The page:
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close this bookTrainer's Guide for Training of Elected Officials (HABITAT)
close this folderPart IV - Managing training delivery
View the documentOverview
View the documentDelivering information
View the documentGiving instructions
View the documentMonitoring small group activities
View the documentFacilitating the reporting process
View the documentSummary

Delivering information

Earlier in this guide we described the presentation as a key component of each of the workshop designs. Involving participants in the presentation through questionand-answer and embellishing the presentation with audio-visual materials and handouts were emphasized as important ways to increase participant interest, comprehension, and acceptance.

It stands to reason that the more familiar you are with the subject of the presentation, the more confident you will be in yourself and the more effective you will be in reaching your participants. What you include in your presentation should be a combination of several things:

· material contained in the essay that makes up Part I of each handbook,

· your own ideas and experiences about the subject, and

· culture-specific anecdotes, illustrations, and incidents, whenever possible, to add realism and local colour.

Reduce your presentation to notes written on cards, numbered consecutively to prevent mix-ups. Don't memorize your material. But, don't read it either. Practice your presentation until you feel comfortable using your notes as an occasional reference rather than a script.

Be flexible about staying within the time alloted for your presentation. The decision to adjust the programme to be longer or shorter is up to you with the concurrence of your participants. If you say everything that needs to be said in less time than is shown on the schedule, ask some questions to be sure you have got your points across successfully. If you have, stop. Don't repeat yourself. If you find, instead, that it is taking you longer than planned to finish your presentation, it is possible that you are being overly repetitive. You may be losing the interest of your participants. On the other hand, if a stimulating discussion is going on, and you think this is contributing to workshop objectives, let it continue. Just remember that you will have to make up the time somewhere else in the workshop.

Finally, we would like to offer several tips for successful presentations that will be useful to you in conducting workshops.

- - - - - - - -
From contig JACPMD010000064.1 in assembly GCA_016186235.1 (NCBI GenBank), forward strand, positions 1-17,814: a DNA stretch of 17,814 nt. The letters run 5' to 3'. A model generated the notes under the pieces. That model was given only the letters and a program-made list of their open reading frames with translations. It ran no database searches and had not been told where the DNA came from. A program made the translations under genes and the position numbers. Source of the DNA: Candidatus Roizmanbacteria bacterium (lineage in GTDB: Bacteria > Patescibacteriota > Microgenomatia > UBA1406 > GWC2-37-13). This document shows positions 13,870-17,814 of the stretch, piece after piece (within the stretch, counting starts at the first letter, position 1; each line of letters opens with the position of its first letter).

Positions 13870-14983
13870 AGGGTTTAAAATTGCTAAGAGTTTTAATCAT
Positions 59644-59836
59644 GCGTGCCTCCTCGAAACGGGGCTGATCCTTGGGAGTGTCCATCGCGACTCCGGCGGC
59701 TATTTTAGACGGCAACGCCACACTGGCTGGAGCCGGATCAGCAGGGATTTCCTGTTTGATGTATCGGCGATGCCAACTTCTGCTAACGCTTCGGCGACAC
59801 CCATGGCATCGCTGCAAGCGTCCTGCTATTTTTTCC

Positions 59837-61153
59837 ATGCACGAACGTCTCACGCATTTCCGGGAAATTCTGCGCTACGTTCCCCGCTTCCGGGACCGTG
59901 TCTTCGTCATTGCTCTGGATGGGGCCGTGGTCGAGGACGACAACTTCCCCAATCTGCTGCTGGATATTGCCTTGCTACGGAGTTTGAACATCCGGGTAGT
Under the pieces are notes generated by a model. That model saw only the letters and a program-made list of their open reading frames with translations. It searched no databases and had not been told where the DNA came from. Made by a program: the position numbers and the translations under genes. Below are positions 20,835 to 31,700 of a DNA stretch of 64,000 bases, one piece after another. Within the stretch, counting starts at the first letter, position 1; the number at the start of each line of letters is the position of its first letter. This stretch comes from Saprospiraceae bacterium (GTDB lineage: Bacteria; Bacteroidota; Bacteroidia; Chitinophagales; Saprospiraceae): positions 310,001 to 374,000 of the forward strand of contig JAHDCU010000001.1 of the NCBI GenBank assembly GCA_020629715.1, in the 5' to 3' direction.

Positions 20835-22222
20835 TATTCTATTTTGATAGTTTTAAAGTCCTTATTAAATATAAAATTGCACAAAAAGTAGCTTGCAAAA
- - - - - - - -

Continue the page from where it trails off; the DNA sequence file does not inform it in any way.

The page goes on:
· Avoid using cliches, jargon, or "buzzwords" that are familiar to you but may not be understood by your participants.

· Watch out for distractions that could break your participants' concentration such as jingling coins in your pocket or leaving unrelated materials on a flipchart.

· Maintain eye contact with participants in all parts of the room.

· Announce two-minute stretch breaks occasionally when you sense that participants might need them.

· Restate essential points frequently to reinforce the continuity of your material and to aid comprehension.

· Use pauses to emphasise important points or to encourage participants to offer questions or ideas of their own.

· Avoid distracting body language like shifting your weight from side to side, pacing back and forth excessively, folding or unfolding your arms, or stationing yourself behind a podium. Stand when making your presentation and position yourself, as much as possible, to avoid having tables, the podium, or other objects between you and your participants.

· Face your participants at all times. Even when writing on a flipchart or chalk board, stand on the side of the writing surface nearest the hand with which you are doing the writing. In other words, don't carry on a conversation with the flipchart.

· During breaks, move materials or equipment, review the schedule for the next segment of the workshop, and be available to talk with participants. However, don't let these conversations prevent you from starting on time after the break.

· Avoid language, jokes, or stories that might offend anyone attending the workshop.